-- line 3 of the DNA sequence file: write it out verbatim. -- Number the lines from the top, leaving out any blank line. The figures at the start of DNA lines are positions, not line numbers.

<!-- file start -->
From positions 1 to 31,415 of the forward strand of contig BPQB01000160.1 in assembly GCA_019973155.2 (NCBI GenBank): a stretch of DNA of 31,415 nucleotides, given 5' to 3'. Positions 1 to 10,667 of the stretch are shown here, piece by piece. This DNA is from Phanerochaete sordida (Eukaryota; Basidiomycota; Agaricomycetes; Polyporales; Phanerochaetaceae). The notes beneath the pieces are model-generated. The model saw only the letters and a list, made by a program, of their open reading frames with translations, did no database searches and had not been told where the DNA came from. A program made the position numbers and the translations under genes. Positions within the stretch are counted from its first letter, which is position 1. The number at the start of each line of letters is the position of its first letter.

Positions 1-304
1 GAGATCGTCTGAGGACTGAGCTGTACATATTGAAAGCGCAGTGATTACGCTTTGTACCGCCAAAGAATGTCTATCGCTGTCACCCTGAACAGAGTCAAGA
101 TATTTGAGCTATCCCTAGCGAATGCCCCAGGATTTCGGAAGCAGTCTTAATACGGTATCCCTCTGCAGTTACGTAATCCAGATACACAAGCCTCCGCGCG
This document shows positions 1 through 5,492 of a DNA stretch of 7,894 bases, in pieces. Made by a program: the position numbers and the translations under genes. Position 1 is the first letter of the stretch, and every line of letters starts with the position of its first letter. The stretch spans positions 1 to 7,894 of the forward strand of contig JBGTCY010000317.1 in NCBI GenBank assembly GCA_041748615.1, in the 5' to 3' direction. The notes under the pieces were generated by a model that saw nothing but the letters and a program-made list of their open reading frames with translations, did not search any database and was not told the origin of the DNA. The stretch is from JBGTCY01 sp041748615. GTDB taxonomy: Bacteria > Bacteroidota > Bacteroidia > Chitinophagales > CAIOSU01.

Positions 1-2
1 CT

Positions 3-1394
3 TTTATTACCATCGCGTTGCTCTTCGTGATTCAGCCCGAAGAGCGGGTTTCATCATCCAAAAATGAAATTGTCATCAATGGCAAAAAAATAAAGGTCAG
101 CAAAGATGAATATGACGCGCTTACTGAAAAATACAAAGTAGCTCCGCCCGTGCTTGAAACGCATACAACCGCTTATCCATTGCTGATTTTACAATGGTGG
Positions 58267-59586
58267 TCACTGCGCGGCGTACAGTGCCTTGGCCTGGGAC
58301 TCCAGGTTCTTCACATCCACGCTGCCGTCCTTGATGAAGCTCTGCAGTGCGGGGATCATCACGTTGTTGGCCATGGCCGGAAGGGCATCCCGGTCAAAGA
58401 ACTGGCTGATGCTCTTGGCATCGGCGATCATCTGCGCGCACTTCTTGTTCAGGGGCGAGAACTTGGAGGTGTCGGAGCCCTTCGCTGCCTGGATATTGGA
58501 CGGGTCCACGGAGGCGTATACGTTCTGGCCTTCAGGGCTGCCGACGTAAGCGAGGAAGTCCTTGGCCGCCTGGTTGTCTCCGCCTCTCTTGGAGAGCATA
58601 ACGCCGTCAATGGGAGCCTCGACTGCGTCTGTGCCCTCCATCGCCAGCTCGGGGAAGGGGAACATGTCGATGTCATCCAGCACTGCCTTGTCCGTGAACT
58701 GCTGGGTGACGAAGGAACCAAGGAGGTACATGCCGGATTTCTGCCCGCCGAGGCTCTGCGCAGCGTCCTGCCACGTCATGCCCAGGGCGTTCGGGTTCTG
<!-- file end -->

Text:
1 GAGATCGTCTGAGGACTGAGCTGTACATATTGAAAGCGCAGTGATTACGCTTTGTACCGCCAAAGAATGTCTATCGCTGTCACCCTGAACAGAGTCAAGA